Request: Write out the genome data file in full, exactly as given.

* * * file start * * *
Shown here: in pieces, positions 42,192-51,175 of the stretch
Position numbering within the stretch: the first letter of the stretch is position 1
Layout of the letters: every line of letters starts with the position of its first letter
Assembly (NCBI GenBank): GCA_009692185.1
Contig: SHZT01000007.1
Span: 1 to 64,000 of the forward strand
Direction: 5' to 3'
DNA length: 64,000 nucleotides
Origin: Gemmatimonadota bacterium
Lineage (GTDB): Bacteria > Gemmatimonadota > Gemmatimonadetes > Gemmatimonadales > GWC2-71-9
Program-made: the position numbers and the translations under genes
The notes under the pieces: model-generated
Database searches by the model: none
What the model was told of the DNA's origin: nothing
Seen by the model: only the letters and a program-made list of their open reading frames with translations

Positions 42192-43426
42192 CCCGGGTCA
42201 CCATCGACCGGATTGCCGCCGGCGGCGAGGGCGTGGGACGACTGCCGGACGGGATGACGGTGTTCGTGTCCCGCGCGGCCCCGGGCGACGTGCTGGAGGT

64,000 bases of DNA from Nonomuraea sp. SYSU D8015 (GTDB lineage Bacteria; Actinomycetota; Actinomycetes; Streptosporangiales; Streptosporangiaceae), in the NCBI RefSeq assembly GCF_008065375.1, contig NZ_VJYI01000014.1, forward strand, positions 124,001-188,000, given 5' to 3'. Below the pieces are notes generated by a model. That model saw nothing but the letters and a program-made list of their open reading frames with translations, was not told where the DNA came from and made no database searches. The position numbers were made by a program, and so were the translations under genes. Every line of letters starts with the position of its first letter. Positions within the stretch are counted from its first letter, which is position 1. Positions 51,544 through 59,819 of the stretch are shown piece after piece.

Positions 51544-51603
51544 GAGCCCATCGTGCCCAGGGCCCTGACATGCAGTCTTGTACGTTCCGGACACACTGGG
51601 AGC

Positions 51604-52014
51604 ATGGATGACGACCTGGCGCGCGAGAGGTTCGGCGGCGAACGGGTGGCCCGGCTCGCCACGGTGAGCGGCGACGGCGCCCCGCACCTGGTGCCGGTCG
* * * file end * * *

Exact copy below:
Shown here: in pieces, positions 42,192-51,175 of the stretch
Position numbering within the stretch: the first letter of the stretch is position 1
Layout of the letters: every line of letters starts with the position of its first letter
Assembly (NCBI GenBank): GCA_009692185.1
Contig: SHZT01000007.1
Span: 1 to 64,000 of the forward strand
Direction: 5' to 3'
DNA length: 64,000 nucleotides
Origin: Gemmatimonadota bacterium
Lineage (GTDB): Bacteria > Gemmatimonadota > Gemmatimonadetes > Gemmatimonadales > GWC2-71-9
Program-made: the position numbers and the translations under genes
The notes under the pieces: model-generated
Database searches by the model: none
What the model was told of the DNA's origin: nothing
Seen by the model: only the letters and a program-made list of their open reading frames with translations

Positions 42192-43426
42192 CCCGGGTCA
42201 CCATCGACCGGATTGCCGCCGGCGGCGAGGGCGTGGGACGACTGCCGGACGGGATGACGGTGTTCGTGTCCCGCGCGGCCCCGGGCGACGTGCTGGAGGT

64,000 bases of DNA from Nonomuraea sp. SYSU D8015 (GTDB lineage Bacteria; Actinomycetota; Actinomycetes; Streptosporangiales; Streptosporangiaceae), in the NCBI RefSeq assembly GCF_008065375.1, contig NZ_VJYI01000014.1, forward strand, positions 124,001-188,000, given 5' to 3'. Below the pieces are notes generated by a model. That model saw nothing but the letters and a program-made list of their open reading frames with translations, was not told where the DNA came from and made no database searches. The position numbers were made by a program, and so were the translations under genes. Every line of letters starts with the position of its first letter. Positions within the stretch are counted from its first letter, which is position 1. Positions 51,544 through 59,819 of the stretch are shown piece after piece.

Positions 51544-51603
51544 GAGCCCATCGTGCCCAGGGCCCTGACATGCAGTCTTGTACGTTCCGGACACACTGGG
51601 AGC

Positions 51604-52014
51604 ATGGATGACGACCTGGCGCGCGAGAGGTTCGGCGGCGAACGGGTGGCCCGGCTCGCCACGGTGAGCGGCGACGGCGCCCCGCACCTGGTGCCGGTCG